“EQC have worked with us to bring visitors the latest understanding of earthquakes, their impacts, and how to stay safe. GNS has brought their geological expertise, as visitors experience the huge forces that continue to shape our very active islands,” says Mr Martin.
EQC’s Director, Resilience Research Dr Hugh Cowan, says they are proud to be working with Te Papa to develop Rūaumoko Active Land for Te Taiao Nature.
“One of EQC’s key functions is educating about natural disasters and ways to reduce natural disaster damage. By working with Te Papa for more than 20 years, we’re connecting with New Zealanders to raise natural hazard awareness,” says Dr Cowan.
“Rūaumoko Active Land will provide an innovative and interactive experience on the risks of natural disasters and the steps people need to take to prepare themselves and their homes.”
Visitors will experience what’s weird and wonderful about our wildlife, from the gigantic to the flightless, from multiple species of moa to a plethora of moths. They’ll also discover the abundant whales and dolphins in our seas, and learn about how Zealandia split from Gondwana, and how this isolation has made our plants and animals so unusual.
Visitors will enter the realm of Rūaumoko, god of volcanoes and earthquakes, and explore the geological forces that shape our land and how we need to act in response. The beloved Earthquake House returns, revamped to be more interactive and to reflect our latest understanding of quake action.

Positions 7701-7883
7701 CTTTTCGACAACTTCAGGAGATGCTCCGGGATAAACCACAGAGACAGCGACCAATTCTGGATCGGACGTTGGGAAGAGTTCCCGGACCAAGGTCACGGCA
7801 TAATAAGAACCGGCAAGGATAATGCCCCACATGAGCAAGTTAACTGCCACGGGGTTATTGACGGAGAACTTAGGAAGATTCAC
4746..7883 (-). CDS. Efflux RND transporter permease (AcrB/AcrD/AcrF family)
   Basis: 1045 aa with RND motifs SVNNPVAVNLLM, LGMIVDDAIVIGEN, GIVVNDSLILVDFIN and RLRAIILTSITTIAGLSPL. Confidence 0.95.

At the heart of the exhibition is a 70-square-metre, 4-metre-high “nest” woven together from recycled materials. It symbolises the fragility of our natural world, its beauty and power – and hope for the future. Here visitors will be surrounded by beautiful bird song and images, and in the centre will be a whole but fractured moa egg. One of the nation’s most precious taonga, it is a symbol of lost mauri [life force] but also of hope.
This inspiring exhibition looks at some of the big environmental challenges that face us, such as pests, water quality, and climate change, and what New Zealanders are doing to care for their own backyard. Visitors will leave the exhibition energised to play their part as kaitiaki [guardians] of our natural world. The colossal squid, a much-loved favourite and the only complete specimen of its kind on display in the world, returns following a refresh.
There are only 36 known mostly intact moa eggs in the world. Te Papa has four of these in its collection, and they will be on alternating display within Te Taiao Nature.